Interestingly, six patients, who remained unchanged after the first treatment, improved after another rituximab cycle at recurrence of symptoms, leading to an additional 18% of response (reaching 72.5% for the whole population).
In conclusion, rituximab monotherapy retains a relevant role in anti-MAG neuropathy, likely being more effective in patients with shorter disease duration. A longitudinal prospective study with a larger and more balanced sample will help define possible predictors of response to rituximab. Nevertheless, more than one cycle of treatment was required in some patients, in line with the RIMAG follow-up study,5 suggesting that a more effective first-line combination therapy might be indicated to obtain a long-lasting response.
Contributors MC, AS, MR, FC and CB are the neurologists in charge of the patients at the University of Padova. LB and MG are the neurologists in charge of the patients at the University of Genova. ENO and MB are the neurologists in charge of the patients at the Humanitas Center in Rozzano, Milan. GAM and GM are the neurologists in charge of the patients at the University of Tor Vergata, Rome. NR and RF are the neurologists in charge of the patients at the San Raffaele Hospital, Milan. RZ is the haematologist in charge of most of the patients. ME is a neurologist, who did the statistical analysis. CB, MC and RZ are the persons who designed the study and wrote the draft of the manuscript.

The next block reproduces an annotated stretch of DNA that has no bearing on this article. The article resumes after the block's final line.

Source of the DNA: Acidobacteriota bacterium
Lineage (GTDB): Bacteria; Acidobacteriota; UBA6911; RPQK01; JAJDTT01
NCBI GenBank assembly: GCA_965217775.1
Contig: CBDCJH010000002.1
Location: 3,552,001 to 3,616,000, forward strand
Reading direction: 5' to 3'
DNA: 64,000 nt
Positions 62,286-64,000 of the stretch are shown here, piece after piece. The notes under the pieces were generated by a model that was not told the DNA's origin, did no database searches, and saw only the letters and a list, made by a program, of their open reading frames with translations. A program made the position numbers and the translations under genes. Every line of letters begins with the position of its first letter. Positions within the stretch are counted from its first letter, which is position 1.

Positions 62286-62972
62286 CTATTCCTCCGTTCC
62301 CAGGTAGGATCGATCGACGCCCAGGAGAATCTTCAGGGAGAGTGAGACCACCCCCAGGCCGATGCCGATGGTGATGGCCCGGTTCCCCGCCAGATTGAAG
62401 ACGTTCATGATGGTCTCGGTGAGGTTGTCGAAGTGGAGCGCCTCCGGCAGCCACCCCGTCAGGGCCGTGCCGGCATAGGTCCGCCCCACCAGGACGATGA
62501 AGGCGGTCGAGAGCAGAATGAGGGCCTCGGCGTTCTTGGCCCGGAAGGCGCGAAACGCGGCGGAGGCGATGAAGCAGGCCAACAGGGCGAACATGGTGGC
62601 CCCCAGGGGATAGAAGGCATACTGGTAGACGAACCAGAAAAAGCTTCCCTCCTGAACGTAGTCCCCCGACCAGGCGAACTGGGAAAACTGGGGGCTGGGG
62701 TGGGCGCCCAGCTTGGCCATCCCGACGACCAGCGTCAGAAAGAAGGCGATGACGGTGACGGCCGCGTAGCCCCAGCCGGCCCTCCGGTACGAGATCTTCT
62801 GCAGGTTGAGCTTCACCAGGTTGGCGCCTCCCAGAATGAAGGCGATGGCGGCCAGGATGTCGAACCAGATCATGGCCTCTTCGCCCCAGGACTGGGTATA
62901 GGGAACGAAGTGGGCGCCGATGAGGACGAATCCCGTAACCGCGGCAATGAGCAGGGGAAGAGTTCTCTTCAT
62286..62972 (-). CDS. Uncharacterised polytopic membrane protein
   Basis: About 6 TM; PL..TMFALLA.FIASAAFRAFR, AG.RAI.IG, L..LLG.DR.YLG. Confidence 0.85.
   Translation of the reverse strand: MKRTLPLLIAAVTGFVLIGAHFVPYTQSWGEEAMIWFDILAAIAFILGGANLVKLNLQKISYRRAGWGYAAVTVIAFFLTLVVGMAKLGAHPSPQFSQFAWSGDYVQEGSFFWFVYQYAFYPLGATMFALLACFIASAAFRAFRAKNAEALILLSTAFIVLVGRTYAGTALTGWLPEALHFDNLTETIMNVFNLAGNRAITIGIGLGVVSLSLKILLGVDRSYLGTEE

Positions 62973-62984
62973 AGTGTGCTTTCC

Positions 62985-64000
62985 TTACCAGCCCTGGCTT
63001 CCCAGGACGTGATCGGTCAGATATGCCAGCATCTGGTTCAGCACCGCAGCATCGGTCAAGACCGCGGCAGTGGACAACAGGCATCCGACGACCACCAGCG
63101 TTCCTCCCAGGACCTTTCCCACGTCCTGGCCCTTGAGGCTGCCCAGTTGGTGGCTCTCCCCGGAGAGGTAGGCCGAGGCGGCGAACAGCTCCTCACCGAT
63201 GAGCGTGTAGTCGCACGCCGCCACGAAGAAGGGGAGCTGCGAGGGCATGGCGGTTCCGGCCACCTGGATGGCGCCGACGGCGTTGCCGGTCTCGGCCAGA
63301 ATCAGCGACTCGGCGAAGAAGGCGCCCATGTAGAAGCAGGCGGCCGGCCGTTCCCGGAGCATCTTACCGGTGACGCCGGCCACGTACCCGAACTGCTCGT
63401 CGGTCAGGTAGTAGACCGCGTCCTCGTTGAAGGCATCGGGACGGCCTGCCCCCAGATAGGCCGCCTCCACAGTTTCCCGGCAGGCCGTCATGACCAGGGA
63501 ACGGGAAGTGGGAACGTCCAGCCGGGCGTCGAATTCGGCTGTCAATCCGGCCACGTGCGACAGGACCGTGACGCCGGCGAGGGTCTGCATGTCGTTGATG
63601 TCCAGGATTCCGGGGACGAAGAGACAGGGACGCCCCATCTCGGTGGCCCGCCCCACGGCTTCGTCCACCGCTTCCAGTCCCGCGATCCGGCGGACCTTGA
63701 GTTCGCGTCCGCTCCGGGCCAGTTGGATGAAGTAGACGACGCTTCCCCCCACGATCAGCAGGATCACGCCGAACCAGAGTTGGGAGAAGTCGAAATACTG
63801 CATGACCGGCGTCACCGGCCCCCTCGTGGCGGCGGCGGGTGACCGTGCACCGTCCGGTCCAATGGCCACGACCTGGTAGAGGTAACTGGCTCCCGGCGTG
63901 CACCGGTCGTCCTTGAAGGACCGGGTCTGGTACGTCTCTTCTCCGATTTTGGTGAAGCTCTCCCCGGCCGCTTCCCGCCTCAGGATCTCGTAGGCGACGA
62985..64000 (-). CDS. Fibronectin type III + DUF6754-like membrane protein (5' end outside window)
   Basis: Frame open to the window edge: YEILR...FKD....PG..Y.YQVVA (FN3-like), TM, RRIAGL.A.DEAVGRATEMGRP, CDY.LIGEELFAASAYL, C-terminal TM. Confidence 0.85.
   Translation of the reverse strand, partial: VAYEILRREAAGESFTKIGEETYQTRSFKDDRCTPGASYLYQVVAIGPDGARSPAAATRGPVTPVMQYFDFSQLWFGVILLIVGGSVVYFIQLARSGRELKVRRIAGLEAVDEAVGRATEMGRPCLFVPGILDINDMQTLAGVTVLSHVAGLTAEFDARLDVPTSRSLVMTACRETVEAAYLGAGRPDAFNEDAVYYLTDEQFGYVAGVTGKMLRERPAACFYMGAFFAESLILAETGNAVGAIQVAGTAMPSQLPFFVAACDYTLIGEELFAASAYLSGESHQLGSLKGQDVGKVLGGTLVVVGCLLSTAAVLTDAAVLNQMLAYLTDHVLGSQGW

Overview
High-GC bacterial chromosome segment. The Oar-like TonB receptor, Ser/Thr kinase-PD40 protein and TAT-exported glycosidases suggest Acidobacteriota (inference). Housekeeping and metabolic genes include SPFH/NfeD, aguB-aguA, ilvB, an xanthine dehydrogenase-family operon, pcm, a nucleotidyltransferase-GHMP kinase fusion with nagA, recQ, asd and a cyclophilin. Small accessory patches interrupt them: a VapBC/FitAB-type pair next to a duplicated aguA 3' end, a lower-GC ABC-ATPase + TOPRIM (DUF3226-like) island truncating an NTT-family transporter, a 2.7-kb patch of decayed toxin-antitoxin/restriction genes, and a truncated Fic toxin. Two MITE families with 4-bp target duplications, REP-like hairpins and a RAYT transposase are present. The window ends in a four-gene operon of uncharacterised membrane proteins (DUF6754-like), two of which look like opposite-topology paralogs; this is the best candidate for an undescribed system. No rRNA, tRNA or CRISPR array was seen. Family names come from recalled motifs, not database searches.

All the authors helped in the acquisition, analysis and interpretation of data, as well as in critically revising the manuscript for important intellectual content. All the authors have read and approved the final version of the manuscript.
Competing interests None declared.
Ethics approval Local ethics committees.
Provenance and peer review Not commissioned; externally peer reviewed.